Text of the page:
In the first two minutes of Talk to Me from Danny and Michael Philippou, the directing duo completely knocked me on my ass, and then continued to propel me forward on this truly twisted journey for the next 90 minutes or so that kept me guessing about the things that I was seeing as well as where this story was headed. So, by the time Talk to Me was over, I felt like I had just run a marathon. But without a doubt, Talk to Me is probably one of the most exciting horror debuts to come along in some time, as the Philippou brothers do a great job of taking some tried and true tropes into the 21st century and turning them squarely on their heads, as well as crafting several grisly sequences that left me genuinely unsettled. 

Talk to Me follows a group of Aussie teens who have taken to the latest social craze: summoning spirits and then taking videos of the results. At the center of the story is Mia (Sophie Wilde), a high schooler who has been wrestling with her mother’s suicide and often spends most of her time escaping the heaviness of her home life while hanging out with her bestie Jade (Alexandra Jensen) whose mom Sue (Miranda Otto) and little brother Riley (Joe Bird) have both welcomed her into their fold as well. Mia, Jade and a bunch of their friends – including Jade’s boyfriend Daniel (Otis Dhanji) – decide at a house party one night to break out this mysterious relic that is rumored to be a casting of a dead mystic’s arm, and if you happen to hold hands with the spiritual totem and say “talk to me,” a random spirit will appear in front of you. 

At first, it’s all fun and games for these undead dabblers, but once things take a diabolical turn (in a scene that is truly a jaw-dropper), Mia comes to realize that the forces they she and her friends have been summoning may not be so harmless after all, and shit goes sideways once the dead begin to inflict their own brand of reckoning on these careless callers who never considered the repercussions of their actions.

As someone who grew up obsessed with Ouija boards and probably rented Witchboard more than I should have as a pre-teen, I think the biggest aspect of Talk to Me that I loved was how the Philippou brothers found a way to sidestep the traditional avenue of communicating with the dead and created something that truly feels unique, but also like a fun homage to the old-school tools as well. Talk to Me’s younger cast members are all game here, with Wilde doing a great job of crafting a protagonist that you really want to see come through everything she endures in this story as unscathed as possible. 

The supernatural sequences in Talk to Me were surprisingly chilling, and I say that as someone who enjoys horror but very rarely ends up rattled by movies these days. There were a few moments here that rattled my cage and then some though, and I was a big fan of just how well both Danny and Michael Philippou were able to craft an experience that really did throw my brain for a loop several times over. Also, as someone who closely follows the world of practical effects, both makeup designer Rebecca Buratto and prosthetics artist Cassie O’Brien Pollard are totally on my radar now after their impressive work on Talk to Me.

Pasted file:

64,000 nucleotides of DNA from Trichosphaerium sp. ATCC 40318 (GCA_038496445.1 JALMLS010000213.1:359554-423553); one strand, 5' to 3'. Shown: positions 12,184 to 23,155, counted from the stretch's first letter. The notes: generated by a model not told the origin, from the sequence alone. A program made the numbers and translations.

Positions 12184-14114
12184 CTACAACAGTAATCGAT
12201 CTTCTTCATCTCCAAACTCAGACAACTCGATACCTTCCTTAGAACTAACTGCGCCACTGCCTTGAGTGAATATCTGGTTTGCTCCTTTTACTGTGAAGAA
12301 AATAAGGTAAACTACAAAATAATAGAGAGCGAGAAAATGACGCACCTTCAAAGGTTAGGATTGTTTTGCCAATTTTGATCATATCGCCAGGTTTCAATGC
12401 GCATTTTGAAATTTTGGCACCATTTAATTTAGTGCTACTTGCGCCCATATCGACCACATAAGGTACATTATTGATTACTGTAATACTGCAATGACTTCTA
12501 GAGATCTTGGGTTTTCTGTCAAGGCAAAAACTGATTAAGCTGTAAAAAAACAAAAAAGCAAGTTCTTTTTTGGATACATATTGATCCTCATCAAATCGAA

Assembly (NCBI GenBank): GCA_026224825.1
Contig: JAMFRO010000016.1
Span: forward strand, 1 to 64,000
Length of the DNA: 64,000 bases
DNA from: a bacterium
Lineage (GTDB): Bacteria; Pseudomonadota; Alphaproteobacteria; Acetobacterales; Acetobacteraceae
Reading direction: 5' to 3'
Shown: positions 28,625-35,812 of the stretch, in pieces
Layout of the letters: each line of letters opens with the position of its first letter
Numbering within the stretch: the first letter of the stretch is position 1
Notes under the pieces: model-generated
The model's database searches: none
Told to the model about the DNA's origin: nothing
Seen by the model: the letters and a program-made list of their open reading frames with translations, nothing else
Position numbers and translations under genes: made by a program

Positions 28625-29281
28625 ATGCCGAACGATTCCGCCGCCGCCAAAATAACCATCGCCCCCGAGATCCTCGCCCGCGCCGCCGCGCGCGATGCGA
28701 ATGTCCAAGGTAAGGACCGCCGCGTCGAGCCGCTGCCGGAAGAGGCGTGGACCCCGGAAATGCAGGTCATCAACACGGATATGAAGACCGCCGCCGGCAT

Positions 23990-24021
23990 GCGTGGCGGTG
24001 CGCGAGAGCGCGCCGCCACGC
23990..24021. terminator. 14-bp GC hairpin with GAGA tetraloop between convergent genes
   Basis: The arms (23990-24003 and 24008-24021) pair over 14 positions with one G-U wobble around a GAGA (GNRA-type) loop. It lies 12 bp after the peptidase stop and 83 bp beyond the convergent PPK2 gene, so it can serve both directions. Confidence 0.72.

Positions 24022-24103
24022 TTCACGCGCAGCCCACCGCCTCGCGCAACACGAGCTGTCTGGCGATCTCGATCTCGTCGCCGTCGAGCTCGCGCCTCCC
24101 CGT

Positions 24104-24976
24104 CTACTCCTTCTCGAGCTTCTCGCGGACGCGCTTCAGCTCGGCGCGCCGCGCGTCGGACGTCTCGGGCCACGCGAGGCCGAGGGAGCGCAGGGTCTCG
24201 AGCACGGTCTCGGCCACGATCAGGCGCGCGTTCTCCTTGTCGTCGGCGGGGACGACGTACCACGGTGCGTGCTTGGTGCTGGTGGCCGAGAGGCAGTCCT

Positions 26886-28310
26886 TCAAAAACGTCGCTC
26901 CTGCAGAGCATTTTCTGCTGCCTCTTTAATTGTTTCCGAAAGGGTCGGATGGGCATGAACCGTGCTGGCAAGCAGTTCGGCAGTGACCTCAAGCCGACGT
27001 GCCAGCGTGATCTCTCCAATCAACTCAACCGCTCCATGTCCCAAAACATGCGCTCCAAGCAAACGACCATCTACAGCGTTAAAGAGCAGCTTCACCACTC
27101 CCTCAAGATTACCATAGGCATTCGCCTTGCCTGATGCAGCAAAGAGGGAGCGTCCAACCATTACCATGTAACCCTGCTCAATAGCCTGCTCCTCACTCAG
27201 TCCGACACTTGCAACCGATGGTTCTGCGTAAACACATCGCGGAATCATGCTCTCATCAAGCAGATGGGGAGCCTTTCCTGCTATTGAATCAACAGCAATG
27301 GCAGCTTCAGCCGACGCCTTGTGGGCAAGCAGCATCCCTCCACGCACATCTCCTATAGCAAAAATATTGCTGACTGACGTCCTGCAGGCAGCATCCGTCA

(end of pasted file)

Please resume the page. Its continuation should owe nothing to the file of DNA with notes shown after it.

In my book, Talk to Me demonstrates that the future of horror is bright with up-and-coming filmmakers like Danny and Michael Philippou out there bringing their own unique storytelling sensibilities into the fold. Beyond that, I’m always a big fan of any cinematic experience that can figure out a way to creep right up under my skin, and Talk to Me did just that, and so much more. I’m definitely a big fan of this movie, and I’m so excited for other fans to check it out later this year because it’s totally worth your time.

Movie Score: 4/5 

  • Heather Wixson
    About the Author - Heather Wixson

    Heather A. Wixson was born and raised in the Chicago suburbs, until she followed her dreams and moved to Los Angeles in 2009. A 14-year veteran in the world of horror entertainment journalism, Wixson fell in love with genre films at a very early age, and has spent more than a decade as a writer and supporter of preserving the history of horror and science fiction cinema. Throughout her career, Wixson has contributed to several notable websites, including Fangoria, Dread Central, Terror Tube, and FEARnet, and she currently serves as the Managing Editor for Daily Dead, which has been her home since 2013. She's also written for both Fangoria Magazine & ReMind Magazine, and her latest book project, Monsters, Makeup & Effects: Volume One will be released on October 20, 2021.